The ignitors typically take an “M” or folk shape. When you pass a strong current through the ignitor, it glows red hot to temperatures over 2500°F. Natural gas and propane combust spontaneously when exposed to such high temperatures.

Most furnaces pass a low-voltage but high-current electricity through the hot surface to shorten the heating process. This way, it takes only a few seconds, typically less than five, for the ignitor piece to glow red hot. Once it’s at least 2500°F hot, the ignitor requests the furnace to open the main valve to allow gas to flow to the pilot system.

Now, remember that natural gas naturally combusts (without a spark) at 1163°F while propane does the same at 920°F to 1020°F. It means that both gases will combust when exposed to the glowing ignitor piece at 2500°F, instantly lighting the pilot. The ignition system has a safety mechanism that observes the pilot for up to five seconds to ensure that it’s burning normally.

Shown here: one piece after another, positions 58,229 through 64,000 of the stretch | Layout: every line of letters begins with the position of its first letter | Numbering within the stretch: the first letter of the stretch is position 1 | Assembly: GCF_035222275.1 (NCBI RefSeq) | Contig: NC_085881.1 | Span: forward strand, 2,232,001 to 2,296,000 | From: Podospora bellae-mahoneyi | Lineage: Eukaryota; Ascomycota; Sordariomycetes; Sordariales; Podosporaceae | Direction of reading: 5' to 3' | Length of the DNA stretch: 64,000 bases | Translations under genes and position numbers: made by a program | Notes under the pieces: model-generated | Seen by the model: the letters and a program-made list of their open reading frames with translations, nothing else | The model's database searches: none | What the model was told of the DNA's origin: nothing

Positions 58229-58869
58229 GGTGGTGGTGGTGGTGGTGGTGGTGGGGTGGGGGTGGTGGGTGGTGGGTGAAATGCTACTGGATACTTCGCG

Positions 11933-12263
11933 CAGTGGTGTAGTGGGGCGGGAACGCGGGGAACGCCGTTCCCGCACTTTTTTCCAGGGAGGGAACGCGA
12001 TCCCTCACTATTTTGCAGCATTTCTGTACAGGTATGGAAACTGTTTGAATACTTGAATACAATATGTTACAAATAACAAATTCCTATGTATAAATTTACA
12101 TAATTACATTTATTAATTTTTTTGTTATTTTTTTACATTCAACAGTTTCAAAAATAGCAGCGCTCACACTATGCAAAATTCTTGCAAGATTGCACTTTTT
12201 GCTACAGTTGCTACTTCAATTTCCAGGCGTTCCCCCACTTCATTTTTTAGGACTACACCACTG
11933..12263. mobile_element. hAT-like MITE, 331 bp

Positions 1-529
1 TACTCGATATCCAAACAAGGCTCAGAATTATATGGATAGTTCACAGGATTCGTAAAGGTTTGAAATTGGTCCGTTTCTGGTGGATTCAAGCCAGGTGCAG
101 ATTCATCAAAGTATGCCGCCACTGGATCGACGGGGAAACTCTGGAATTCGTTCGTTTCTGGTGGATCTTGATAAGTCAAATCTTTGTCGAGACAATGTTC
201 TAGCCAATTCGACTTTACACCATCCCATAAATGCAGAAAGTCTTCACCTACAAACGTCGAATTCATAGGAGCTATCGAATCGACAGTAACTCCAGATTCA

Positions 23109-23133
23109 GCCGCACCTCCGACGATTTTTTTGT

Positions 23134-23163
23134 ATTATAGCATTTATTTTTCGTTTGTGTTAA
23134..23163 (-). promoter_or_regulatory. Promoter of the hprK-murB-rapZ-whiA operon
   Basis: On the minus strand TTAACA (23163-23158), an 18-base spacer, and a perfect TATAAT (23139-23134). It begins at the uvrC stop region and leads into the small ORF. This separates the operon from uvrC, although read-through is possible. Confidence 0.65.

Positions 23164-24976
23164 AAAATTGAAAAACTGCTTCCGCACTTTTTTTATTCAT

If everything is fine, it allows gas to flow to the burners. Then the pilot lights the burners, and your furnace comes on. However, if the pilot doesn’t seem to light properly, such as if the flame appears weak, the ignition system cuts the gas supply to the pilot system to prevent the risk of gas poisoning or an explosion.

Hot surface ignition systems use a thermocouple to detect the presence and evaluate the health of the pilot flame. The thermocouples have tiny sensors that allow them to pick up even the slightest electric signals. If present, the flame generates a small alternating current that the sensor converts into a direct current and sends to the control module.